This finding is attributed to the Enwise countries' recent transition to a market economy. The resulting sharp decline in research funding and shrinkage of the previously dominant military industry have both contributed to a decrease in scientific employment. "Even though this change affected male and female scientists equally, the consequences of the transition have left women scientists in a more vulnerable position," the report concludes. The Expert Group fears that the situation will perpetuate itself, with young women more likely to miss out on emerging research opportunities because they are working in peripheral areas of research.

Starting a Family and Creating Research Opportunities

During a workshop that the Enwise group organised last year to let young scientists express their concerns, some of the issues identified appeared to be identical to those faced in Western Europe. One highlighted was the conflict caused for women by the fact that the age at which they want to start their families often coincides with the key period for establishing their careers.

But other issues emerged that were more specific to young scientists in the Enwise countries--whether or not to return to their home countries after experience abroad, for example. An unfavourable political or economic climate, poor infrastructure and salaries, lack of intellectual stimulation and recognition, and simply the lack of opportunities were all mentioned as reasons why young scientists might not return.

This was counterbalanced by a wish to contribute to the development of their home country by bringing back their knowledge and expertise. However, "a strong fear on behalf of 'older' scientists, perceiving you as being better than them, due to you having gained new knowledge, being well accepted within the host institution, and having established a lot of new contacts, exists," pointed out a 36-year-old female from Slovenia.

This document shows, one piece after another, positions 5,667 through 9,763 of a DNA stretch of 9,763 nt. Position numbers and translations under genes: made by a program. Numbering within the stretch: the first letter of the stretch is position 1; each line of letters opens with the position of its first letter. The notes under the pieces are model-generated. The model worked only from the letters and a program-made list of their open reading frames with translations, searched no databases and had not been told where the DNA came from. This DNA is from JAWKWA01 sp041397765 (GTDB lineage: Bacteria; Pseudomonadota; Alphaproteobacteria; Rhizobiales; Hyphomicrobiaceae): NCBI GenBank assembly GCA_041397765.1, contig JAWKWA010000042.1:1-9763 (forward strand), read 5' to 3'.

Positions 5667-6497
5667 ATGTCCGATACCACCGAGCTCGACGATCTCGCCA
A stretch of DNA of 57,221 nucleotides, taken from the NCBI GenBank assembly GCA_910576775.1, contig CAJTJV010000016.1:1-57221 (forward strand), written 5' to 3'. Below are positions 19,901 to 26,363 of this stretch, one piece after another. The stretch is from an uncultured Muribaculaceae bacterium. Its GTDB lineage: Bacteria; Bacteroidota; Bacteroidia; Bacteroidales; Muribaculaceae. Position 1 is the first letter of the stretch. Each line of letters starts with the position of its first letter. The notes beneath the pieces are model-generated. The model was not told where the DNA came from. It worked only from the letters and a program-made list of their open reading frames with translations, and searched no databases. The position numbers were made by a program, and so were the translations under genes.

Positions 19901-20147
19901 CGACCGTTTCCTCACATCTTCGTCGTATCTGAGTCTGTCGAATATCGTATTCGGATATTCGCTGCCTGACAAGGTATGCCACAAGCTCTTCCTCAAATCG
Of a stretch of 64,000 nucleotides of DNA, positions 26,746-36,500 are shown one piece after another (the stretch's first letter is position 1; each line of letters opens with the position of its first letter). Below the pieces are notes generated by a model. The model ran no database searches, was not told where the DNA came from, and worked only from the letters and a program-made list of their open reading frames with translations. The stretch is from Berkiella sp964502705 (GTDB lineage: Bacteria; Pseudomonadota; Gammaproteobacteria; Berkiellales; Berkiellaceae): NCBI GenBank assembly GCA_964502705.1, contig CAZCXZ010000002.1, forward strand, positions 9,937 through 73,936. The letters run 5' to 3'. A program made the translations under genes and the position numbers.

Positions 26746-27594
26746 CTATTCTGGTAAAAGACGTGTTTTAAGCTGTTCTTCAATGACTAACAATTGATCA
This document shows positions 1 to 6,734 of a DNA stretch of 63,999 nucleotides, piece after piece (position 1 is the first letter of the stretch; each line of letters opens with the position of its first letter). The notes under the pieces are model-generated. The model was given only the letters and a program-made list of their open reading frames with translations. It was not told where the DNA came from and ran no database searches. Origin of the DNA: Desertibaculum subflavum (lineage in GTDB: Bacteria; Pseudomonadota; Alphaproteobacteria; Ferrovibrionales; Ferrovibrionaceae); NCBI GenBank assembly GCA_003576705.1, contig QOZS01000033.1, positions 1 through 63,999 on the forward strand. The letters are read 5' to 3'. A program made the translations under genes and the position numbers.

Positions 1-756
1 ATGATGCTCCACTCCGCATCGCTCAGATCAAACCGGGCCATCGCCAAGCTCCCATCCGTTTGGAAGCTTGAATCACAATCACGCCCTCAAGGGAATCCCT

To help women in the accession countries get a better deal, both at home and in the European Research Area, the report puts forward a series of recommendations. In particular, the Expert Group would like to see young scientists better supported with new fellowships, more opportunities for mobility, and re-integration programmes, plus the creation of a Network of European Young Scientists.

The Enwise Expert Group also calls for ongoing European support to upgrade gender equality and research infrastructures and to better disseminate information about EU events and funding. Training and mentoring would encourage women to submit grant proposals and take part in FP6 advisory groups, suggests the Expert Group, while national contact centres and professional organisations would empower them and help build strategic links between Western and Eastern Europe and the Balkans. One such centre, based in Prague, is due to be launched shortly.

Elisabeth Pain is contributing editor for Europe.